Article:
However, I choose to engage in that other traditional activity after losing a Test. Finding someone to blame. It's surprisingly difficult this time around, as there is so much blame to spread around. The obvious choice is the Australian bowlers. Everyone wondered whether a bowling attack minus Warne and McGrath could take 20 wickets in 5 days. The fact that only 1 wicket fell on Day 5 seems to clearly answer that question.
But then again, even Warnie couldn't knock over South Africa the last time we played at Perth. So perhaps we should blame the WACA curator. Perth used to be an impregnable Australian stronghold. We'd schedule the 1st Test here just to beat the tourists into submission. However, we lost to India here last year and drew to South Africa previously - the only recent victory being against England. And that hardly counts. We need to fly England over again just to get back into our winning ways (and the way we're going lately, even that isn't a guarantee).
Or should we blame the batsmen? On such a batting friendly pitch, you could argue the difference between the two sides was Australia's habit of throwing away our wickets after getting a start. In contrast, the South Africans went on to post centuries in the 2nd innings. They showed Test cricket grit & determination while our boys fell to mental weakness and poor discipline. AB and Steve Waugh would be rolling in their graves!
But no, the reason for our loss can be pinned on one person. Mitchell Johnson. That devastating spell where he took 5 wickets for 2 runs was the big turning point in the game. At that point, South Africa were cruising for a huge 1st innings total - they would've batted for several more sessions. Then Australia would've batted into the 5th day and the game would've peetered out to a dull draw.
So Johnson's spell transformed a potentially dull 5-dayer into a thrilling, seesawing game of Test cricket in which we happened to lose badly. But at least it was good for cricket.
|Posted by JC on Tue 23 Dec||59 comments|
South Africa's remarkable run chase against the Australian's surely proves, as if any proof is needed, that test cricket is alive and well. It was one of the greatest Test matches I've ever seen, even though it lacked a close finish. And now Australia is number three in the test rankings! The cycle of cricket dominance is in a healthy state of flux.
When we add Tendulkar's awesome innings to snatch victory in an improbable run chase against the English, it's obvious that the innate delights of the five day game are intact. They say soccer is the beautiful game, but I fill my glass and toast the splendour of test cricket.
It's stating the obvious to say that the Twenty20 format can never provide the delights of test cricket. 50 over games can have tense battles, but there is something about long drawn out sagas. It's just like sex, short and sweet is fine, but there's nothing like prolonged love making.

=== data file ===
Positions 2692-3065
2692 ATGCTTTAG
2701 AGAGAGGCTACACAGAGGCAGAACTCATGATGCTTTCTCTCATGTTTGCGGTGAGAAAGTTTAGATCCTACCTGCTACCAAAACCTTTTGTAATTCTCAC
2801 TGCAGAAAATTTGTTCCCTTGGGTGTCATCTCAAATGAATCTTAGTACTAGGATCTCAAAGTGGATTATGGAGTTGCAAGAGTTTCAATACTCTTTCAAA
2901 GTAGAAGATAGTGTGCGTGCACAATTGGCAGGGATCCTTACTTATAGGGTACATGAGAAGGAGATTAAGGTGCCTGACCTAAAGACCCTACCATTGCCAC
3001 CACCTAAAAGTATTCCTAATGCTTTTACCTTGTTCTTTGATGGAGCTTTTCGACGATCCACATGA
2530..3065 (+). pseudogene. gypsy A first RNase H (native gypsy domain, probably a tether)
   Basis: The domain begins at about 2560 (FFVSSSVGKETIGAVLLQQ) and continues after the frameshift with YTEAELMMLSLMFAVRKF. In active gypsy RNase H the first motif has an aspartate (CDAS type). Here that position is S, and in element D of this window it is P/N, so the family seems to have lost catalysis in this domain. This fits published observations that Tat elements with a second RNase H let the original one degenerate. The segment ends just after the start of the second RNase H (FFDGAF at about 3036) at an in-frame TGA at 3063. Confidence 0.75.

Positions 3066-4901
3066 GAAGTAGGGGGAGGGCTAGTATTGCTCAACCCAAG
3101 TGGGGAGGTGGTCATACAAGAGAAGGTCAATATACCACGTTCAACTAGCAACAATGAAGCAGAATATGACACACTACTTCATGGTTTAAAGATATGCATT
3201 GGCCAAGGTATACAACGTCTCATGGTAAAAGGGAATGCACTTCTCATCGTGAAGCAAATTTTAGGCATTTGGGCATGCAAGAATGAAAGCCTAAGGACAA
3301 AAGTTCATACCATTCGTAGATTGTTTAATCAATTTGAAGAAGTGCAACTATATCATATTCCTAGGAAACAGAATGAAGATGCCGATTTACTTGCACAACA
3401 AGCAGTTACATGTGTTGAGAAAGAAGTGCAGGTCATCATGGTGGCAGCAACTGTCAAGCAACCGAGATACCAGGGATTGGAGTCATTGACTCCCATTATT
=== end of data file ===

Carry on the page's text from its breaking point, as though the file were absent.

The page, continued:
So test cricket has had a really positive run and it is great to see such good crowds at the Perth Test. The Aussies certainly support the game in all forms and they're been richly rewarded with such a sterling encounter. It also means tests are making financial sense too. The paradox is India - but that's another story.
But one or two swallows don't make a summer and cricket still has broader questions to face.
How will cricket in Pakistan regain traction?
The effects of terrorism on cricket's viability on the sub continent (and yes, I appreciate terrorism isn't just a sub continent issue)
And still largely on the subcontinent, how will India manage its money mountains?
Will Allen Stanford's ego still need another $20 million game of cricket before he realises that splashing money around doesn't buy you friends, it merely buys you a better class of enemy.
And of course, will NZ win the wooden spoon as the worse test playing country on the planet. The tour by India in early 2009 will be fascinating. We may have an opener but I pray for some South African like resolve.
I have my Xmas wishes from a resigned Kiwi perspective. We may win against the hapless West Indies but, COME ON SANTA!
But things aren't that bad. My little boy Adam - who's just turned five - is developing his off-side play, and by the end of summer we may even see a cover drive from the little bloke.
|Posted by Perky @ cricketmystery.com on Mon 22 Dec||38 comments|
South Africa need 414 runs to win - the second highest run chase in Test history. While that sounds a lot, they also only have 180 runs to go with 7 wickets in hand. Should be a tight, tense day 5...
|Posted by JC on Sun 21 Dec||78 comments|